Roman History

By Ancient History Encyclopedia www.ancient.eu | A selection of the most popular articles on Roman history from Ancient History Encyclopedia. Battles, emperors, buildings, daily life and more.

Valerian

In 253 CE an elderly Roman military commander and experienced former senator was proclaimed emperor by his troops - a very common occurrence at the …

Amphitheatre

An amphitheatre was a structure built throughout the Roman empire where ordinary people could watch such spectacles as gladiator games, mock naval …

Ancient History

Sulla

Lucius Cornelius Sulla (138-78 BCE) was a ruthless military commander, who first distinguished himself in the Numidian War under the command of Gaius …

The Battle of the Catalaunian Fields

The Battle of the Catalaunian Fields (also known as The Battle of Chalons, The Battle of Maurica) was one of the most decisive military engagements …

Cohortes Urbanae

The <i>cohortes</i> <i>urbanae</i> (urban cohorts) were a body of troops garrisoned at Rome, which was created by Augustus to provide additional security for the …

Saturnalia

The Saturnalia was an enduring Roman festival dedicated to the agricultural god Saturn which was held between the 17th and 23rd of December each year …

Religion

Plague of Cyprian, 250-270 CE

The Plague of Cyprian erupted in Ethiopia around Easter of 250 CE. It reached Rome in the following year eventually spreading to Greece and further …

Ancient History

Roman Senate

The Roman Senate functioned as an advisory body to Rome's magistrates and, composed as it was of the city's most experienced public servants and …

Tribune

Tribune was a title of various offices in ancient Rome, the two most important of which were the <i>tribuni</i><i>plebis</i>and <i>tribuni</i><i>militum</i>. The military tribunes …

Vigiles

The <i>vigiles</i> (or <i>cohortes</i><i>vigilum</i>) were formed during the reign of Augustus to act as ancient Rome's permanent firefighting service. Evolving from …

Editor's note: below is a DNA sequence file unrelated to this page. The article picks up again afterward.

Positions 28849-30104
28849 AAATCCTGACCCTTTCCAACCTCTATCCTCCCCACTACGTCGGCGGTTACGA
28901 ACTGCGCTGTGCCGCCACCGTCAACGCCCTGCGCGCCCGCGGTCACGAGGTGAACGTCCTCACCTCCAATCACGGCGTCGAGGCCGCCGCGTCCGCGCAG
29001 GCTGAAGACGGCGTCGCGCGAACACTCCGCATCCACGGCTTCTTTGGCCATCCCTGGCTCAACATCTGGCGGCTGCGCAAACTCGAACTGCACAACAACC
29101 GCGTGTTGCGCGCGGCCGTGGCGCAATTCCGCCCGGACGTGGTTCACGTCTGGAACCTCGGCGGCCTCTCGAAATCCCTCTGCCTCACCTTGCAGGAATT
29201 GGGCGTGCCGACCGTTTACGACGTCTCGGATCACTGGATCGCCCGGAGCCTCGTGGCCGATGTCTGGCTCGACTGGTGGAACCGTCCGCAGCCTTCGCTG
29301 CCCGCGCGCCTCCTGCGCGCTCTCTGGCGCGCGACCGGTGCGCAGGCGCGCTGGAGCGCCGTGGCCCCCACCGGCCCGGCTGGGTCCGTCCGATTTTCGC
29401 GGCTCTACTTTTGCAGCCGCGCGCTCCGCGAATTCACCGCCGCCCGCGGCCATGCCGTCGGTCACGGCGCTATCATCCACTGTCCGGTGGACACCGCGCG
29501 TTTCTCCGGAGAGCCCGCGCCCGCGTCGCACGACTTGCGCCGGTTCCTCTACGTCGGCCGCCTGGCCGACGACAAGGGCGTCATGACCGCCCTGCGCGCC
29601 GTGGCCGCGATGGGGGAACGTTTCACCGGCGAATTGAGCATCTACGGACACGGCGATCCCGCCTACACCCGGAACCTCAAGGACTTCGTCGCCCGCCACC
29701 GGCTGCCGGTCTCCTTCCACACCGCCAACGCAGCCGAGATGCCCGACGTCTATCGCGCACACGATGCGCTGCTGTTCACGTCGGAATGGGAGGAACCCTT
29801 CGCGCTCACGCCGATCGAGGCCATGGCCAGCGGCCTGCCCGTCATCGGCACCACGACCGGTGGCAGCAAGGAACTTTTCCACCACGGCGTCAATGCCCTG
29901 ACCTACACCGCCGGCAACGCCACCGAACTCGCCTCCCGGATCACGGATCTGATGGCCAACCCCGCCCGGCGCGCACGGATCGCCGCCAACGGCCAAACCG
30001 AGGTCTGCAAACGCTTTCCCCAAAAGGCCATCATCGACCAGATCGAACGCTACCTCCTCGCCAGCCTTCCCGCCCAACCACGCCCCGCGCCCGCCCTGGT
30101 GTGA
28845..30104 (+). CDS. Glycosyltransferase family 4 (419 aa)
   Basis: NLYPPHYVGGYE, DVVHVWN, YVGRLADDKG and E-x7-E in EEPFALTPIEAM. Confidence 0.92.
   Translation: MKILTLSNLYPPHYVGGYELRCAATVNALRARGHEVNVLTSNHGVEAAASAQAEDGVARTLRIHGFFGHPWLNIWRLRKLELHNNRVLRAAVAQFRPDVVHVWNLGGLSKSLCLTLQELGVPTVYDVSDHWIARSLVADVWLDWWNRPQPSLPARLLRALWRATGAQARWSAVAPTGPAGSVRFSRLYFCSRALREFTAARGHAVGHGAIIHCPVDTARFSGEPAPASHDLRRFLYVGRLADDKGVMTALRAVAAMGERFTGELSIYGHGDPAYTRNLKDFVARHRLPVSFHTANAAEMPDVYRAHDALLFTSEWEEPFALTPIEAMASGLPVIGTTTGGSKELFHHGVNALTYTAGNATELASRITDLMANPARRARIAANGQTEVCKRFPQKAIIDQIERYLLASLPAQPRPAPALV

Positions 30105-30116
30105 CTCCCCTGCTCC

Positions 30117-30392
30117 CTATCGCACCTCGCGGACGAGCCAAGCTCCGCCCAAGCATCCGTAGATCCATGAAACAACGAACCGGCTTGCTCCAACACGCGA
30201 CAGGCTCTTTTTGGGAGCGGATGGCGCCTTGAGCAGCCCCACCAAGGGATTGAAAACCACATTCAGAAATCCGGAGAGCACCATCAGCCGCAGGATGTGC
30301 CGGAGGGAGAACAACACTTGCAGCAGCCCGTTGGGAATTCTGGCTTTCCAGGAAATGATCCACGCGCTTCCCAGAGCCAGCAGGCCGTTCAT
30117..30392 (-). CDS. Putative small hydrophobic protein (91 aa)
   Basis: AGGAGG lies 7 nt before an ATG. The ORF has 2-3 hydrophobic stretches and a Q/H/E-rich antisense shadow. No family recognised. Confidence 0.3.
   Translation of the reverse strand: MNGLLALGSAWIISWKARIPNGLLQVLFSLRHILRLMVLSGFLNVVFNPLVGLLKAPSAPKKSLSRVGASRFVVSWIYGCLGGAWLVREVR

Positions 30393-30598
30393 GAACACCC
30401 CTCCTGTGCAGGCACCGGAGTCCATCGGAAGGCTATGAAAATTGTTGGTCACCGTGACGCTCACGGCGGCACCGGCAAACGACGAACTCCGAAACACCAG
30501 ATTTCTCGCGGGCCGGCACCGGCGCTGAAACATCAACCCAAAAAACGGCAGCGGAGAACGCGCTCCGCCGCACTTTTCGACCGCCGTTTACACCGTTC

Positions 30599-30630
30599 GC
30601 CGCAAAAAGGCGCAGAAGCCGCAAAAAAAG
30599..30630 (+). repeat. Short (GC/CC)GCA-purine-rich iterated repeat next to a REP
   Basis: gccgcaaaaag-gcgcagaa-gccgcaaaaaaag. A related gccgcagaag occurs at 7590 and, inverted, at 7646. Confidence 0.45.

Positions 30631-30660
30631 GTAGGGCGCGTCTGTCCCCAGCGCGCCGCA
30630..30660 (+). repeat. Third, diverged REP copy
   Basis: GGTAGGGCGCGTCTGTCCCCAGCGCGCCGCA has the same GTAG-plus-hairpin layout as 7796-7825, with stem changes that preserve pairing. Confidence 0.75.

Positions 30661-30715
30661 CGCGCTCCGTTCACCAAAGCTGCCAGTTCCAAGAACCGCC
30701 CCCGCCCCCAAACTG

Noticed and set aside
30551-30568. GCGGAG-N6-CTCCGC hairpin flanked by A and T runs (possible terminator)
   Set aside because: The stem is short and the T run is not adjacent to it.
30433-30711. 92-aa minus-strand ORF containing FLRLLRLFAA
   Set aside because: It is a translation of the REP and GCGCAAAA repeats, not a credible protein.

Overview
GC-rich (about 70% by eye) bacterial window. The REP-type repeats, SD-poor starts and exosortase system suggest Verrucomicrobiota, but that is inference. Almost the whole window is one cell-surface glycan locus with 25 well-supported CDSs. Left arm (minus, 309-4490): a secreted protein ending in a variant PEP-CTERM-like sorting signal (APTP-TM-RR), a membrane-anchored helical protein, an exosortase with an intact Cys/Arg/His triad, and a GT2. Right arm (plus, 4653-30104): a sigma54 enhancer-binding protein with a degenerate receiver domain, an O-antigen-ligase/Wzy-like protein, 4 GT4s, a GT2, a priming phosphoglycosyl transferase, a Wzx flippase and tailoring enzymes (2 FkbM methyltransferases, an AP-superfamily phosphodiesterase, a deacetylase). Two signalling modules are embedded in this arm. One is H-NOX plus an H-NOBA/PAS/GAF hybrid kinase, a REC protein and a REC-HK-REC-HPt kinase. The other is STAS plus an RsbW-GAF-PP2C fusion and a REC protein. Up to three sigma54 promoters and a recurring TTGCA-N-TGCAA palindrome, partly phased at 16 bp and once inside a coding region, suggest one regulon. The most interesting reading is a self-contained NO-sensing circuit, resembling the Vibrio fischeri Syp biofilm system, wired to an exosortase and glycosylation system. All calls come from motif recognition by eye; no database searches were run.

Praetorian Guard

The Praetorian Guard (<i>cohortes</i><i>praetoriae</i>) was, in the Roman Republic, a commander's personal bodyguard and then, in the imperial period, an elite …

Ancient History

Lucius Verus

Lucius Verus (161-169 CE) was Marcus Aurelius' adopted brother and co-emperor, a man whose time on the throne is overshadowed by the reign of the …

Banking in the Roman World

Just as in other ancient civilizations, the first banks in Rome began in the temples consecrated to the ancient Gods. Many temples held in their …

Rome

Roman Fort

The Roman army constructed both temporary and permanent forts and fortified military camps (<i>castrum</i>) across the frontiers of the empire's borders and …

Ancient History

Roman Egypt

The rich lands of Egypt became the property of Rome after the death of Cleopatra VII in 30 BCE, which spelled the end of the Ptolemaic dynasty that …

Ancient Rome

Arminius

The Cherusci noble Arminius (c. 18 BCE - 19 CE) led the resistance to Roman conquest of Germania during the years 9-16 CE. Likely raised as a child …

Ancient History

Roman Science

The Romans assimilated earlier Greek science for their own purposes, evaluating and then accepting or rejecting that which was most useful, much as …

Ancient History

Saguntum

Saguntum (modern Sagunto), located near Valencia in Spain, was an Iberian, and then Roman, settlement. The town’s most dramatic moment in history …

Ancient History

Glanum

Glanum, located near St-Rémy-de-Provence in southern France, was a Greek and then Roman town which prospered due to its location on trading routes …

Empuries

Empuries (also Emporiae or Emporion) was a Greek and then Roman colony on the northeastern coast of Spain. Thriving as a local and Mediterranean …

Roman walls

The many Roman walls still visible today throughout Europe and the Mediterranean, be they defensive walls such as the Servian Wall or house and …

Ancient History

The Roman Theatre of Orange

The Roman theatre of ancient Arausio (modern day Orange in southern France) is one of the best-preserved examples from antiquity. Built in the 1st …

The Roman Hoxne Hoard

The Hoxne Hoard is the largest cache of late Roman gold found anywhere in the Roman Empire. Discovered by a metal detectorist in Suffolk, in the east …

Dido

Queen Dido (aka Elissa, from Elisha, or Alashiya, her Phoenician name) was a legendary Queen of Tyre in Phoenicia who was forced to flee the city …

Roman Siege Warfare

In ancient warfare open battles were the preferred mode of meeting the enemy, but sometimes, when defenders took a stand within their well-fortified …

Military History

The Sack of Rome by the Gauls, 390 BCE

After the Gauls defeated the Romans at the confluence of the Tiber and the Allia rivers, the Gauls marched on to Rome. In late July 390 BCE, the …

Roman Mills

The Romans constructed mills for use in agriculture, mining and construction. Around the 3rd century BCE, the first mills were used to grind grain. …

Castor and Pollux

Castor and Pollux (the Dioscuri) are figures from Greek and Roman mythology considered the twin sons of Zeus or Jupiter. Semi-divine figures, they …

Ancient History

Mithridates Poison Elixir: Fact or Fiction?

King Mithridates VI of Pontus, also known as Mithradates VI Eupator Dionysus and Mithridates the Great (135–63 BCE, r. 120-63 BCE) was a dogged Roman …